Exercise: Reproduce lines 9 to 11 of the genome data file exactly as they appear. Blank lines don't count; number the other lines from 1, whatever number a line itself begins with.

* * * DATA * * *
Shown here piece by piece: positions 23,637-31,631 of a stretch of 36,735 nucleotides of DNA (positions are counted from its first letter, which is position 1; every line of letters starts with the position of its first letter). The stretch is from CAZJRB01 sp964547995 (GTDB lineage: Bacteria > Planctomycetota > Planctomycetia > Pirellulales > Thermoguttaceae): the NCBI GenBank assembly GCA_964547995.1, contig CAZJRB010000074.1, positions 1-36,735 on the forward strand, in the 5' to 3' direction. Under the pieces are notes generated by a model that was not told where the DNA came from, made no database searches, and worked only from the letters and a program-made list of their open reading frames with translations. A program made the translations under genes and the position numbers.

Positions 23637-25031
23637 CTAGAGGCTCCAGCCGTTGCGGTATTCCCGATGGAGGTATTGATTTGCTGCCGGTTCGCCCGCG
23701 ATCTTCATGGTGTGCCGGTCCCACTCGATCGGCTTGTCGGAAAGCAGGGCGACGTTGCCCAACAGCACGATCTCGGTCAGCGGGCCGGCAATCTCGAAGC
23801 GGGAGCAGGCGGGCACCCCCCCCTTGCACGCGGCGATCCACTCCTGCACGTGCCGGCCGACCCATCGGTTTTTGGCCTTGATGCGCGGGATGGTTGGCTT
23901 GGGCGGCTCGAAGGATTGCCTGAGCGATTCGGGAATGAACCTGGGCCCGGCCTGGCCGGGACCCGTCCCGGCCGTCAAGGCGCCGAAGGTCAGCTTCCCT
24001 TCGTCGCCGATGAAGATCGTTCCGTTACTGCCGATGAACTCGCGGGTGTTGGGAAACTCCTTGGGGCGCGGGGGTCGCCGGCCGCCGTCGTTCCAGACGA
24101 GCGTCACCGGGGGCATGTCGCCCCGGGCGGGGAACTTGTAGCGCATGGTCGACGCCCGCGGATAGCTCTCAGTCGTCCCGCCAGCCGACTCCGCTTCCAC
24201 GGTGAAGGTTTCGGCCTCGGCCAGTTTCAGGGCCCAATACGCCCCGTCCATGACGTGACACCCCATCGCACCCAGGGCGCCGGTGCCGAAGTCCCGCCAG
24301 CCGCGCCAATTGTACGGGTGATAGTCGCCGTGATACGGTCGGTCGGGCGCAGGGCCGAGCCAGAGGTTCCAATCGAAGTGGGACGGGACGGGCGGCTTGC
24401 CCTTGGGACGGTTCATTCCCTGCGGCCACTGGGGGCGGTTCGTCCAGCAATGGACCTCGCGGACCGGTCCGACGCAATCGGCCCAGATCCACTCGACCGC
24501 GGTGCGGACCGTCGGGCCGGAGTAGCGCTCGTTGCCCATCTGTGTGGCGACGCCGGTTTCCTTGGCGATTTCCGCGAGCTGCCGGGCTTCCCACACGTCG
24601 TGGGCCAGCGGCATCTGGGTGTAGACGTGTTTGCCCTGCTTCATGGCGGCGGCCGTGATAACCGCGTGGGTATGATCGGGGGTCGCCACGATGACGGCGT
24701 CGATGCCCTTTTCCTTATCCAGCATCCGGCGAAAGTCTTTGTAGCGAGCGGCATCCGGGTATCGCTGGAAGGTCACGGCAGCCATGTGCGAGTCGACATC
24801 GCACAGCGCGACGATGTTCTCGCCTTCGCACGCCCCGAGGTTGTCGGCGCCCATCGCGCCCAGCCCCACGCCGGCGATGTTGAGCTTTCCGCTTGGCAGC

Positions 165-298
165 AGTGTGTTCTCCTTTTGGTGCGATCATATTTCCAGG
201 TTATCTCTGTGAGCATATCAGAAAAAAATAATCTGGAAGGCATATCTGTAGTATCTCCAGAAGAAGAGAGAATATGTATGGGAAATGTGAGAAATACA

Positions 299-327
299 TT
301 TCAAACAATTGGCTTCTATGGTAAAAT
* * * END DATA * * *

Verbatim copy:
24201 GGTGAAGGTTTCGGCCTCGGCCAGTTTCAGGGCCCAATACGCCCCGTCCATGACGTGACACCCCATCGCACCCAGGGCGCCGGTGCCGAAGTCCCGCCAG
24301 CCGCGCCAATTGTACGGGTGATAGTCGCCGTGATACGGTCGGTCGGGCGCAGGGCCGAGCCAGAGGTTCCAATCGAAGTGGGACGGGACGGGCGGCTTGC
24401 CCTTGGGACGGTTCATTCCCTGCGGCCACTGGGGGCGGTTCGTCCAGCAATGGACCTCGCGGACCGGTCCGACGCAATCGGCCCAGATCCACTCGACCGC